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MICHELE NORRIS, host:

From NPR News, this is ALL THINGS CONSIDERED. I'm Michele Norris.

MELISSA BLOCK, host:

And I'm Melissa Block.

Samr "Rocky" Tayeh first came on our program three years ago and told us about his struggle with obesity. At the time, he weighed 400 pounds.

Mr. SAMR "ROCKY" TAYEH: I really don't get myself. I know my parents feel sad for me. Who wouldn't? I'm the fattest kid in my house. I'm the fattest person on my block. I'm the fattest teenager I know.

BLOCK: Rocky told us then about his concerned mother, his teasing sister, and his own dreams of being thin. A lot has changed for Rocky since he first went on our air. He's 19 now and a freshman in college. And a year ago, he underwent weight-loss surgery.

Mr. TAYEH: When I was 11 years old, I made a promise I couldn't keep. I was on vacation at my uncle's house. And after a fun day of swimming, with my shirt on, of course, I went into the bathroom and nervously stepped on the scale - 200 pounds. So I swore to Allah, something you're not supposed to do in the bathroom, that I wouldn't get any fatter.

But I could never slam the door on food, my comfort for life, my best friend in chocolate, vanilla and strawberry.

Unidentified Woman #1: You have a choice to lose weight just now. You ate a pint of ice cream. Is that necessary?

Mr. TAYEH: I ate a pint of ice cream just now?

Unidentified Woman #1: You ate a pint of ice cream, strawberry ice cream.

Mr. TAYEH: That's my twin sister and me. I recorded it when I was 15 for my first radio story.

Unidentified Woman #1: Yesterday, you ate three bowls of cereal.

Mr. TAYEH: It was not strawberry ice cream. It was fudge ice cream.

The night before my story aired, I thought everyone was just going to hear me as a fat, sad complainer who really didn't want to lose weight.

Unidentified Woman #2: This message is for Rocky.

Mr. TAYEH: But so many people wrote in. And I didn't feel alone anymore.

Unidentified Woman #2: Despite being a Jewish, anorexic, I identified with…

Unidentified Man #1: That means having healthy munchies around, you know, raisins, fruits…

Unidentified Woman #3: But Rocky wants to ask me about it, tell him to feel free to e-mail me or call me. Unbelievable.

Mr. TAYEH: I went from hiding my problem to telling millions of strangers.

(Soundbite of "The Jane Pauley Show")

Ms. JANE PAULEY: On "The Jane Pauley Show."

(Soundbite of music)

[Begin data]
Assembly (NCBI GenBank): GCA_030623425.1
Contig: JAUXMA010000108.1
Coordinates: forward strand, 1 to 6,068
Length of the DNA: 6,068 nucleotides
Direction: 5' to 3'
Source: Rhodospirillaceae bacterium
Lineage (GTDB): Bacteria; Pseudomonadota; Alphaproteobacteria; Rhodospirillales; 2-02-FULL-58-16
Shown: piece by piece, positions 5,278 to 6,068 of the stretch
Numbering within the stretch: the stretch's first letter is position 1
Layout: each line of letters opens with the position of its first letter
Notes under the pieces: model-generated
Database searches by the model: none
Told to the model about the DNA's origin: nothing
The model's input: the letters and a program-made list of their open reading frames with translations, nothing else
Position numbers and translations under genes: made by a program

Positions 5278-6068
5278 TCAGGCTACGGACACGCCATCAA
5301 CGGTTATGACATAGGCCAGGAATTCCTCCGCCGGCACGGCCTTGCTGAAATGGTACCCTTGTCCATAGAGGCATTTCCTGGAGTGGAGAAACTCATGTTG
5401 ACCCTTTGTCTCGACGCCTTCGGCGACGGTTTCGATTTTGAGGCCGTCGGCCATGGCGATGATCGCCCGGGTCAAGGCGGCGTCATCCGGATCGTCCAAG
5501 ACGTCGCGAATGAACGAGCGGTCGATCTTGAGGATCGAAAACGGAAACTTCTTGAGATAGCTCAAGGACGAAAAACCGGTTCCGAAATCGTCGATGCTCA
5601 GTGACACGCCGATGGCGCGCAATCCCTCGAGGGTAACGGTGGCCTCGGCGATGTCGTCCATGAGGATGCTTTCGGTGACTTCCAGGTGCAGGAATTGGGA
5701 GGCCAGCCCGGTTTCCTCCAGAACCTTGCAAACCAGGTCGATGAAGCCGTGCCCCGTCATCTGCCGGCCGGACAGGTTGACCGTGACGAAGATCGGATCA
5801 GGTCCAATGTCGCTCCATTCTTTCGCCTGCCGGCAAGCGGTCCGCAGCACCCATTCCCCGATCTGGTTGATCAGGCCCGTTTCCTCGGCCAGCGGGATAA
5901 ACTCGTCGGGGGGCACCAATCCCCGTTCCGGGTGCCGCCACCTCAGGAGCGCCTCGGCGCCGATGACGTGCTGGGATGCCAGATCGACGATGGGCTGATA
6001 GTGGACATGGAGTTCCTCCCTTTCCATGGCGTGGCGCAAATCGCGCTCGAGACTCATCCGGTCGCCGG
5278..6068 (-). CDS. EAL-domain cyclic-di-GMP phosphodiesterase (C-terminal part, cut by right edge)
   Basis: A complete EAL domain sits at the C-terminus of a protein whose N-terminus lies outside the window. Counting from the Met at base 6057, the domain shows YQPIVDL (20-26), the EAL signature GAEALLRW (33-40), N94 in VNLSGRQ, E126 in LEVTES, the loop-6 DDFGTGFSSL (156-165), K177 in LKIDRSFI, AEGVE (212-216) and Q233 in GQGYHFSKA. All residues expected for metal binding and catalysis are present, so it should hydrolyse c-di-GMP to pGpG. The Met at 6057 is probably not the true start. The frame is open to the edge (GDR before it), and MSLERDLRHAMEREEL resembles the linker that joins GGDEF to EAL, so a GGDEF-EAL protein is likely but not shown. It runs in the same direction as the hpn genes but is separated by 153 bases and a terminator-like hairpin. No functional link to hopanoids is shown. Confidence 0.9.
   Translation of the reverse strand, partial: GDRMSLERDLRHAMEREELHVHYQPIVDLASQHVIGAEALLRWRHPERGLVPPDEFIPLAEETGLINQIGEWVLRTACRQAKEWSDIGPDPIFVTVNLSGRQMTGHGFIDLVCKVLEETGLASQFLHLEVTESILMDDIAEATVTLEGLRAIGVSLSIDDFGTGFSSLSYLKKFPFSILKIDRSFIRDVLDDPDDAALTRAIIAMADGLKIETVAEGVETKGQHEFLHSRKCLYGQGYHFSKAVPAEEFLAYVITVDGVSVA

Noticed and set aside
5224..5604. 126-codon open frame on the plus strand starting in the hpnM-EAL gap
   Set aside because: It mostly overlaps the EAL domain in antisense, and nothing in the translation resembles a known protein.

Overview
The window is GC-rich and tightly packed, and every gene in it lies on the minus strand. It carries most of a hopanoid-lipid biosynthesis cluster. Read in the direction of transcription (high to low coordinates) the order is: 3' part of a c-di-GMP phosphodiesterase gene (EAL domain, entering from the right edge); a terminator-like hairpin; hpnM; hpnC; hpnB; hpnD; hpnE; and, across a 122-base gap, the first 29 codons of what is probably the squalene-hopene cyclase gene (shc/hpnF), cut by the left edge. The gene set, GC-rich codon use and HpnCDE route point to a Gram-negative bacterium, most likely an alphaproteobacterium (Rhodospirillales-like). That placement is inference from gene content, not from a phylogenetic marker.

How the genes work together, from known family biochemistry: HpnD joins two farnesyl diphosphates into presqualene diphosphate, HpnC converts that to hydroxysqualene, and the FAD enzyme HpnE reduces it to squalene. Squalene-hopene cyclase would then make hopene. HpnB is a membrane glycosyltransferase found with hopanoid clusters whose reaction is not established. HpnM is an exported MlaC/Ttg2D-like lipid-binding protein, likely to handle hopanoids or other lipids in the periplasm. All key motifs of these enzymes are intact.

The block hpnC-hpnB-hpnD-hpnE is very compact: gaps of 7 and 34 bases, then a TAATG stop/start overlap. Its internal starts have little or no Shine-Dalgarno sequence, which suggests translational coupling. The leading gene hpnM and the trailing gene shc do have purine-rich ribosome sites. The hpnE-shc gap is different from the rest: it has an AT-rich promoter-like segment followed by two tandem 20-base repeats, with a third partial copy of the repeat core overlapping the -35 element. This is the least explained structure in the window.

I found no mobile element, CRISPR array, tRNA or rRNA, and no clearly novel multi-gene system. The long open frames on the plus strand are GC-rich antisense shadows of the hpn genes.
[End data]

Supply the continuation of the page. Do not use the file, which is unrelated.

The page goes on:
Mr. TAYEH: And when "The Jane Pauley Show" came knocking, I was fatter than ever.

(Soundbite of "The Jane Pauley Show")

Mr. TAYEH: My name is Rocky, I'm 16…

There I was in soft focus, with what seemed like my only friends in the world, my cat Simba, and of course, the refrigerator.

(Soundbite of "The Jane Pauley Show")

Mr. TAYEH: I need to lose weight or I'm going to die.

I was on the show with a whole panel of fat kids.

Unidentified Woman #4: Rachel(ph) is so young.

Mr. TAYEH: The girl sitting next to me was scheduled to have a new type of weight loss surgery, the lap-band, an inflatable ring around the top part of your stomach.

(Soundbite of "The Jane Pauley Show")

Dr. GEORGE FIELDING (Surgeon): Way, way, way too big.

Mr. TAYEH: Her surgeon, Dr. George Fielding, told us that diet and exercise for morbidly obese people like me is just hopeless.

Dr. FIELDING: And her realistic chances of losing that weight, it's effectively zero.

Mr. TAYEH: For a year those words kept on repeating over and over in my head, like a nonstop washing machine, getting louder and louder.

I always knew surgery was an option. I just thought of it as a last resort, like for people who are so fat they can't even move. And I wasn't at that point. By my last year of high school, I was 300 pounds overweight, 300 reasons for my mom to be angry and concerned.

MOTHER: I want to see you outside to hang out, have friends, have a life.

Mr. TAYEH: I don't have a life?

MOTHER: Not like your brothers, no.

Mr. TAYEH: But don't make it seem like I'm just a caveman.

MOTHER: But you're not doing nothing, and every week you're gaining weight.

Mr. TAYEH: I'm not doing nothing?

MOTHER: Nothing.

Mr. TAYEH: Don't you think dealing with my weight mentally is exhausting?

MOTHER: I don't see you doing nothing.

Mr. TAYEH: I'm dealing with it in my head.

MOTHER: Is your head helping you?

Mr. TAYEH: No.

Let's make it clear. I wasn't just a fat boy sitting in the corner looking depressed.

(Soundbite of laughter)

Mr. TAYEH: At school, I made people know me for more than just a kid who wore size 64 pants.

Am I funny?

Unidentified Man: Yeah. You're funny.

Mr. TAYEH: So doesn't it - shouldn't that overshadow my size?

Unidentified Man: Nothing can overshadow your size.

Mr. TAYEH: Just like nothing can overshadow your bad grades.

(Soundbite of laughter)

Mr. TAYEH: But I had bigger problems than just coming up with good, quick insults. I had to request an elevator pass to get me up two flights of stairs, and a special desk in each of my classrooms.

I weigh 517 pounds. So I made a decision to have surgery and save my life. My brother and sister told me I was taking the easy way out.

Unidentified Woman #1: You don't even take gym class.

Mr. TAYEH: I do take gym class.